Joanne Palmer: Gluten free or sanity free? | SteamboatToday.com

Joanne Palmer: Gluten free or sanity free?

Joanne Palmer

In 1989, Joanne Palmer left a publishing career in Manhattan and has missed her paycheck ever since. She is a mom, weekly columnist for the Steamboat Pilot & Today, and the owner of a property management company, The House Nanny. Her new book "Life in the 'Boat: How I fell on Warren Miller's skis, cheated on my hairdresser and fought off the Fat Fairy" is now available in local bookstores and online at booklocker.com or amazon.com.

Poor gluten. No one likes you anymore. It's getting hard to find a food product that doesn't have a gluten-free option. There is gluten-free bread, gluten-free beer and, worst of all, gluten-free Halloween candy.

Gluten is enjoying a prolonged 15 minutes of fame, and everyone loves to hate it. No one wants to eat gluten anymore. Restaurants offer gluten-free options on their menus. How much longer until resorts start offering "gluten-free vacation packages"? The airlines, ground transportation and lodging will offer nothing but gluten-free fare and fun. Marketers are working overtime to figure out how to get a piece of the gluten-free prize. I'm surprised the keyboard I am typing on isn't gluten free.

What exactly is gluten? It's a funny-sounding word — a hybrid between a gargle and a snore — but gluten is actually a protein composite. This protein, found in wheat, barley, rye and other grains, makes pizza dough stretchy, bread spongy and soup and sauces thick. If you have an autoimmune disorder called celiac disease, it is critically important to ban gluten from your diet. I am glad anyone suffering from this disease or a gluten sensitivity has so many options.

However, I am tired of worrying about what, when and how to eat. It's gotten to the point where I'm afraid to put anything in my mouth.

Grocery stores need to have an on-site medical staff because if you weren't a hypochondriac before you went to the store, you will be by the time you come out. Here are all the things I now can worry about when I go to the grocery store: Is it organic? Is it loaded with good fats, bad fats or hydrogenated fats? Is it fat free? Or gluten free? Or lactose free?

Going to the grocery store just isn't as much fun as it used to be. Take, for example, the thought process behind buying a week's worth of groceries. Let's start with cereal. There are hundreds of choices that fill the shelves and take up an alarming amount of space in one aisle. There are sugar flakes, frosted flakes, corn flakes, chocolate flakes, organic flakes, low-fat flakes, fat-free flakes and gluten-free flakes. While standing there, perhaps you remember you are out of milk to put on the cereal, and you have to not only jump through all the same mental hoops again but also worry if you are lactose intolerant. In the yogurt section, you can worry about your intestine and whether or not you should add probiotics to your diet. In the meat department, you can worry about getting either E. coli or pink slime and rush over to buy fish instead. That isn't any easier because you have to decide whether to buy farm raised or wild fish and then still worry about where it comes from. Once, I was about to buy some frozen fish until I realized it came all the way from China.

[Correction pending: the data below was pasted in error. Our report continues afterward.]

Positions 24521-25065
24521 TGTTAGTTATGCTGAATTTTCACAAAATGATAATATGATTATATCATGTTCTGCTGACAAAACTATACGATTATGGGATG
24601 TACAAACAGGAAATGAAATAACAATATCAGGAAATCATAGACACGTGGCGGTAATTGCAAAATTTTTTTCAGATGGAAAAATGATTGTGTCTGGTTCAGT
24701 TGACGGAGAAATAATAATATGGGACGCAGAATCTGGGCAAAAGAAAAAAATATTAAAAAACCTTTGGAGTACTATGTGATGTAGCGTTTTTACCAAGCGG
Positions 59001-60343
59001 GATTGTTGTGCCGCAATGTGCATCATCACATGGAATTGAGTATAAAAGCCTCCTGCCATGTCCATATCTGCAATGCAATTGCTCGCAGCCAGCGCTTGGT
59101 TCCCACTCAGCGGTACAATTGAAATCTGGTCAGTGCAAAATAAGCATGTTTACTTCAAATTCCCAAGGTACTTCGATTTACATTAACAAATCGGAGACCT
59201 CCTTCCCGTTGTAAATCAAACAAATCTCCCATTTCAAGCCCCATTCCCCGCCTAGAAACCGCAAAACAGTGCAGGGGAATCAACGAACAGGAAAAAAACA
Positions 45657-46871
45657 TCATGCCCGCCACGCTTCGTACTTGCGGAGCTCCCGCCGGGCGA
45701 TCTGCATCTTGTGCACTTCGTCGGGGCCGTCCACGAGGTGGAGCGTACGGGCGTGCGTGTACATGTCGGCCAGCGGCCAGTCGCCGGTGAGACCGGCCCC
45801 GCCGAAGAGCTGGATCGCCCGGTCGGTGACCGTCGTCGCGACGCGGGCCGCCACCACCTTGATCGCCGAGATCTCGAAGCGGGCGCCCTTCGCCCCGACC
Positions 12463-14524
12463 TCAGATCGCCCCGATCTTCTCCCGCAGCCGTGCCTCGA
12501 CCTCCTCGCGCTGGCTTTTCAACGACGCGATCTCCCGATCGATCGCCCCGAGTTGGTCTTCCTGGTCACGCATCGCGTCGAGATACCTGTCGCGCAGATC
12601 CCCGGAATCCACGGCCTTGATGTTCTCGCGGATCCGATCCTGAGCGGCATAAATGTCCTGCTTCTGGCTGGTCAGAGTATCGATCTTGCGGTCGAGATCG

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All of these mind-boggling choices and decisions can send your blood pressure skyrocketing. Oh, don't forget about the salt-free options.

Dazed, confused and mentally spent, you realize you have forgotten your reusable bags in the car, so now you can beat yourself up for destroying the environment.

It's too much. I'm planning to kick back on Halloween and eat Reese's Peanut Butter Cups until I'm full. I'll worry about the consequences Nov. 1.

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